But my wish is the same that Capt Vikram Batra, Param Vir Chakra (posthumous) paraphrased after the capture of  Pt 5140 p –

Yeh dil mange more!

Yeh dil mange more!

Science should not be just ‘open’ but also should be ‘free’

It should be free to all stakeholders to better their lives and their heritage. Clean green technology freely available to all for saving our planet. Technology to better our lives also free, if not to all concerned, but definitely to those who can’t feed their bellies every day. Science free from the top to the bottom – from academia to the hoi-polloi, from the technocrat to the consumer, from the practioner to the enthusiast.

Maybe, its a pipe dream, but I wish…..

If you find this rant mis-placed in the context of India’s freedom, I allow Stallman to reply for me once again. Only replace the word ‘software’ with the word ‘science’…

“It’s clear that other problems such as religious fundamentalism, overpopulation, damage to the environment, and the domination of business over government, science, thought, and society, are much bigger than non-free software. But many other people are already working on them, and I don’t have any great aptitude or ideas for how to address them. So it seems best for me to keep working on the issue of free software. Besides, free software does counter one aspect of business domination of society.”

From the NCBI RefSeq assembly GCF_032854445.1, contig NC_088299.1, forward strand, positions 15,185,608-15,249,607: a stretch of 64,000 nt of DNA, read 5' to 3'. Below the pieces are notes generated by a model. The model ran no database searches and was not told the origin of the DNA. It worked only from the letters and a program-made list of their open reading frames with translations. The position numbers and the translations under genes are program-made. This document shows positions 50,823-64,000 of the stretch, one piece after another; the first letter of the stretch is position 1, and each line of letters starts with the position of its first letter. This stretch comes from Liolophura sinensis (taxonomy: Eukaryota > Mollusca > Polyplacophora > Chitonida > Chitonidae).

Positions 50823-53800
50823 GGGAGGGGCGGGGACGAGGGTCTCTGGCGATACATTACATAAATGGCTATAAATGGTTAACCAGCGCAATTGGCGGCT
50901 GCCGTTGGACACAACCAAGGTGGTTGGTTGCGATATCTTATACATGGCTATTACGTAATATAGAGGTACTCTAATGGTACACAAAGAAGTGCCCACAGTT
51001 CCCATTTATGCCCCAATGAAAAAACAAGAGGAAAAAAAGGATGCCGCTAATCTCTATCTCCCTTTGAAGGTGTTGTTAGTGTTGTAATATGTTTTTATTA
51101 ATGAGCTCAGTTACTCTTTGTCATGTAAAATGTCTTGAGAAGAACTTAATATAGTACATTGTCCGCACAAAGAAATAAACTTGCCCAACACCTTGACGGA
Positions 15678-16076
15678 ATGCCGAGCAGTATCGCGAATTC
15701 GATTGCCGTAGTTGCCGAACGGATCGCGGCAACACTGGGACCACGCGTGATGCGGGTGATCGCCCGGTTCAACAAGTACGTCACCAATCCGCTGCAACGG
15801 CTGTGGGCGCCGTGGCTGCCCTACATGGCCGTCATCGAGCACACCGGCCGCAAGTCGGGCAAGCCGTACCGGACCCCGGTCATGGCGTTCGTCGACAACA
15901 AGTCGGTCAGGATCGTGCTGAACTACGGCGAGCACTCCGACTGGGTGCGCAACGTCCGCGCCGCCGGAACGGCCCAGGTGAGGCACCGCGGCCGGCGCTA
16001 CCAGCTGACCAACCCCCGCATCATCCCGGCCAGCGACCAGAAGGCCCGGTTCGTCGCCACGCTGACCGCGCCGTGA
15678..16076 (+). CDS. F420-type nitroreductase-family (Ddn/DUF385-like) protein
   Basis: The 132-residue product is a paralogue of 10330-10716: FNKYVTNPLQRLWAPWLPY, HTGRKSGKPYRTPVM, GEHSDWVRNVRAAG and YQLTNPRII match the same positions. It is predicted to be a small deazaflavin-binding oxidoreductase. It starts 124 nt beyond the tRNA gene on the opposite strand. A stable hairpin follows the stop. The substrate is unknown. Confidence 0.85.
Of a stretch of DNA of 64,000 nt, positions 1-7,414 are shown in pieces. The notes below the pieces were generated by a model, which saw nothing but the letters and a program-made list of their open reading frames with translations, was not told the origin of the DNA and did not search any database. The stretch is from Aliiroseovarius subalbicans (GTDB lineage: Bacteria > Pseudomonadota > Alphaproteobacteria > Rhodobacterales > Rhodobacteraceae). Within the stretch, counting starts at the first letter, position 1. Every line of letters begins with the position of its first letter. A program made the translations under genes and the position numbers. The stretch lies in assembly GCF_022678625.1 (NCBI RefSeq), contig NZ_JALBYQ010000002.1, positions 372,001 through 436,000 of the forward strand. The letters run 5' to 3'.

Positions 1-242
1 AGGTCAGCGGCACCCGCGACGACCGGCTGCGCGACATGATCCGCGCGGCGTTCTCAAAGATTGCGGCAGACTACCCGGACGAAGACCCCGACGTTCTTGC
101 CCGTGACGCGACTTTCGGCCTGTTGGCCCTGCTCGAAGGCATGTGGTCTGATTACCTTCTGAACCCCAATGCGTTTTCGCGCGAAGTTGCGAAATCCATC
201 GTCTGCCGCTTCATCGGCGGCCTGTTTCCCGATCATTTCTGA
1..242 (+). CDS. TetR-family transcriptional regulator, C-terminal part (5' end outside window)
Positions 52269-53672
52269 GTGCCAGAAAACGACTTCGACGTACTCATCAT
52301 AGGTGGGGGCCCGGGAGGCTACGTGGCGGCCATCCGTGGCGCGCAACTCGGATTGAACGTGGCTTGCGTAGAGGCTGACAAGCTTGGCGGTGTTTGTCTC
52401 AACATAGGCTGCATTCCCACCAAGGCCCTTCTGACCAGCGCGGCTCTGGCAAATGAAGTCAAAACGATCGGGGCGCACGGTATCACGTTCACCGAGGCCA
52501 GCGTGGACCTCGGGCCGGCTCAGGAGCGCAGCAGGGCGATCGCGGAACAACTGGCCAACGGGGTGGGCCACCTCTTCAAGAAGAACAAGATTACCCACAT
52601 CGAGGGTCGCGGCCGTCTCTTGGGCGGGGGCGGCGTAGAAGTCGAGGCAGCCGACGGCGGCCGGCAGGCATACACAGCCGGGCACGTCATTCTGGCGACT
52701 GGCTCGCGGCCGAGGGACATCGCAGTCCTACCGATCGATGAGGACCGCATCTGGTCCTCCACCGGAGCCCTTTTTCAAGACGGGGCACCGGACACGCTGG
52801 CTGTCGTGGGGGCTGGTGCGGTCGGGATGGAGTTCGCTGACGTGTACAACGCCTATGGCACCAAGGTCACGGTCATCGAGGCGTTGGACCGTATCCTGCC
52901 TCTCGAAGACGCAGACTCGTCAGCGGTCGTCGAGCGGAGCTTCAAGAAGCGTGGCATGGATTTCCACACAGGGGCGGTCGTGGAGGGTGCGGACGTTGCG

—–

God bless all who gave their tomorrow for our today!

Credits – Wikipedia, Wiktionary, Wikiquote.

Din ka raja aur uski praja

12 August 2009

(English:The Day-king and his retinue)

I really like having plants with perfumed flowers around where I live. I plant them whenever we move into a new house. When we moved into ‘Casa Grande’ as my brother and his family refer to the quaint old-fashioned bungalow that we are presently staying in, I had the same sentiments.

(My wife reminds me, that by ‘planting’, I actually mean getting someone else to plant them .)

My father-in-law, the quintessential and ever-obliging gardener, brought two perfumed bushes and a creeper so as to indulge his son-in-law.

The Clematis creeper grew profusely, flowered in all seasons and doused passers-by in clouds of perfume. The Raat ki rani (Night queen, to those who know not Hindi) (Cestrum nocturnum) wafted gentle fragrance into my son’s bed room. But the Din ka raja (Day king) (Cestrum diurnum) though growing tall did not quite live upto the reputation of its nocturnal relative, planted barely twenty feet away.